Tuesday, 26 September 2017

How to Choose the Best Virtual Reality Headsets

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The newest gadget to hit the markets in the virtual reality technology are the ‘Virtual Reality Headsets’, which aim to completely immerse the user in a non-physical world.  Game makers, telephone apps, films and advertising companies are all working on the best ways to exploit this new advancement.  Yet it is all still very new, so how should you as a consumer know which headset to buy?  

The Best VR Headsets


The answer to that question depends on a number of different things, but most importantly, what are the important factors you should be looking at in any headset?  

The whole point of a Virtual Reality Headset, is to make the user believe they are in a simulated world.  This is achieved by creating a form of spatial immersion called presence, which requires a precise tracking of the user’s movements.  The pixels, resolution, latency and the refresh rate are all important factors for creating a smooth non-blurry image that will help you to submerge yourself into the scene and make the whole experience much more believable.   For a headset that creates a good ‘Presence’ I would suggest checking the following specifications before buying:

Field of view

The field of view is an important factor when choosing your headset.  The human eye has a wide peripheral view, up to 180o, without even moving and up to 270o with eye movement.  This and the amount of detail, depth and clarity are all things that the virtual reality headsets have to take into consideration, in order to fool your brain into believing that what you are seeing is real.  Headsets with a ‘Field of View’ lower than 180o are less likely to fool your brain and the gamer can suffer from a form of a tunnel vision phenomena.  However, a higher field of vision will not necessarily prevent this phenomena unless other conditions are also met, yet it does allow for a field of vision that is greater than a person’s normal peripheral vision, which will reduce the risks of it phenomenally.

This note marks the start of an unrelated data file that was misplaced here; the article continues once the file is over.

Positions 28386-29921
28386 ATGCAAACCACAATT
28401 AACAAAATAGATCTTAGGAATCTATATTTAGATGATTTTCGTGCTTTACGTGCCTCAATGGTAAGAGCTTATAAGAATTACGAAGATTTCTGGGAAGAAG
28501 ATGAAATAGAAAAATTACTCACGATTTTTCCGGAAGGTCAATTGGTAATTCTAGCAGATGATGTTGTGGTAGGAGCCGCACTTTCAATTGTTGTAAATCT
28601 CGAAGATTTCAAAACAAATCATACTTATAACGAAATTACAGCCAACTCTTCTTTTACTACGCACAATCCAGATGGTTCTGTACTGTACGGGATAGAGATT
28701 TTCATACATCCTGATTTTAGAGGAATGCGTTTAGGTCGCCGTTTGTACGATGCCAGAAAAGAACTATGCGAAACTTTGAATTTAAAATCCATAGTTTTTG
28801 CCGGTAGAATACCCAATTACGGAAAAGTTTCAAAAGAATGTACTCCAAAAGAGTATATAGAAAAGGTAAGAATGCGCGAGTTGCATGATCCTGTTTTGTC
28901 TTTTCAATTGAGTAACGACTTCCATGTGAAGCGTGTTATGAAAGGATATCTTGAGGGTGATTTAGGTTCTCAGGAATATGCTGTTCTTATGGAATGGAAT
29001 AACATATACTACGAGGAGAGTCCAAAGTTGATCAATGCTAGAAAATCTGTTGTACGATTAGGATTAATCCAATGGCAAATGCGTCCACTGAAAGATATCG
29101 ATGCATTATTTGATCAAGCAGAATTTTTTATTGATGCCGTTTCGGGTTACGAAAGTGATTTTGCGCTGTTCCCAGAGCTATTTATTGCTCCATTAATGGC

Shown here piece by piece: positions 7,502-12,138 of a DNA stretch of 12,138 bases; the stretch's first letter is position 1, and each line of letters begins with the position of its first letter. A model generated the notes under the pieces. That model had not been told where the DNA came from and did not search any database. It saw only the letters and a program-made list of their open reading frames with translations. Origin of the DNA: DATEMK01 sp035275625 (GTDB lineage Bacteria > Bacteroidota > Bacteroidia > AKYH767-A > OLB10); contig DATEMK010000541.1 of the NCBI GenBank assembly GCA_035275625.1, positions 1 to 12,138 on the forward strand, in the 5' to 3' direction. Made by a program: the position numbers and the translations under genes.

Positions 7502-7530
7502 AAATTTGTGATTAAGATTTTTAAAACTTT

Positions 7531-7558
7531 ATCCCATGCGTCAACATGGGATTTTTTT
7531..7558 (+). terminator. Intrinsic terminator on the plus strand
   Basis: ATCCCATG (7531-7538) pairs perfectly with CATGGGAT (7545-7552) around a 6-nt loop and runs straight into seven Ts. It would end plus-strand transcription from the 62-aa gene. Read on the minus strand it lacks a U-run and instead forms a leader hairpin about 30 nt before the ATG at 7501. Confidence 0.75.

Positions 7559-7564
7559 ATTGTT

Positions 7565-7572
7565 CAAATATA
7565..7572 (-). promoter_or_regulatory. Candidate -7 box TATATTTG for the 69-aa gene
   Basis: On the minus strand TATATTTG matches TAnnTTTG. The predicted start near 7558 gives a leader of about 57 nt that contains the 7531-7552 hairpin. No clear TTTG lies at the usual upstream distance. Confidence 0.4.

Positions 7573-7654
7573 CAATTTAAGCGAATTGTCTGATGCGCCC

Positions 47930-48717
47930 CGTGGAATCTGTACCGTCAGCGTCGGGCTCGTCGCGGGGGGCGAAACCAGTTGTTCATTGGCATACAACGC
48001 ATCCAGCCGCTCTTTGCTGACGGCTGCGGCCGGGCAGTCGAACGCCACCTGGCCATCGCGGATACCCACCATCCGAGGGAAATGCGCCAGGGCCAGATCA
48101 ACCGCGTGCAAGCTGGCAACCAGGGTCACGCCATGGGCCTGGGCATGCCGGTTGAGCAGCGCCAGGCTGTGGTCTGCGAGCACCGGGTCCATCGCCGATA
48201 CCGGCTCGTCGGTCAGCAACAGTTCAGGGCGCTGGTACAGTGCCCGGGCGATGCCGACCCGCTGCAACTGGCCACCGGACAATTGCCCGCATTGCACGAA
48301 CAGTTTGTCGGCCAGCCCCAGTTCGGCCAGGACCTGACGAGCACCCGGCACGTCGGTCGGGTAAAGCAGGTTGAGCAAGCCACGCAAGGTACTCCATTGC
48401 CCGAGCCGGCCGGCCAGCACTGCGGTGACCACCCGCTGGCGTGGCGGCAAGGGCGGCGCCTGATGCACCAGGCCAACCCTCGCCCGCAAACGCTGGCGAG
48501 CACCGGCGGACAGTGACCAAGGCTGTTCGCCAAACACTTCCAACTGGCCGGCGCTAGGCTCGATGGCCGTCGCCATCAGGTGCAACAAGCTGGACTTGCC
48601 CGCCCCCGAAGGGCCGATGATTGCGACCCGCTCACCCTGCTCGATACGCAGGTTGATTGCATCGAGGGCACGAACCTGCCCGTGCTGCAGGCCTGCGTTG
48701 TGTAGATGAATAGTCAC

Here is a brief comparison of the field of view on some of the more popular headsets: 

•StarVr  210o

•VR Union Claire 170o

•Wearlity Sky 150o.

•Oculus Rift 110o

•HTC Vive 110o 

•Project Morpheus 110o

Although, the ‘Field of View’ is not the only factor to take into consideration when buying a headset it is an essential component that will affect your virtual reality experience.  The higher the field of vision is, the better the experience and less chance you have of suffering from a form of the ‘Tunnel Vision’ phenomena.  Other factors of course are the structure of the headset and the type of lens being used. 


The higher the resolution, the more clearly defined the images that you see through your headsets will be and the more clearly defined they are, the more believable they will be.  1080p is the minimum you should go for.  You could argue that by today's computer gaming standards that is low – a modern computer game now runs in 24-bit colour at 1600x1200 or 2560x1600 – but in virtual reality the screen is split with a separate 1080p screen for each eye.  So, for the new Virtual Reality Headsets 1080p is a good figure and will create, if not perfect images, good images.


This generally refers to the amount of motion blurring that exists.  Therefore the fewer the better, I would suggest 3ms or less which translates to 4 pixels of motion blurring per pixels/second.

A high refresh rate. 

The refresh rate is the term for how quickly the images you are seeing are updated.  A higher refresh rate reduces the amount of lag you will experience and should increase the responsive experience you receive making for a more enjoyable gaming experience.  If possible you would like this to at least be in the region of 60 frames per second. 

Low latency 

The time between turning your head and seeing the image change before you is called latency, if the images don’t quite keep up with your line of vision it can feel unpleasant.  Therefore the lower the latency the more realistic your online experience will be.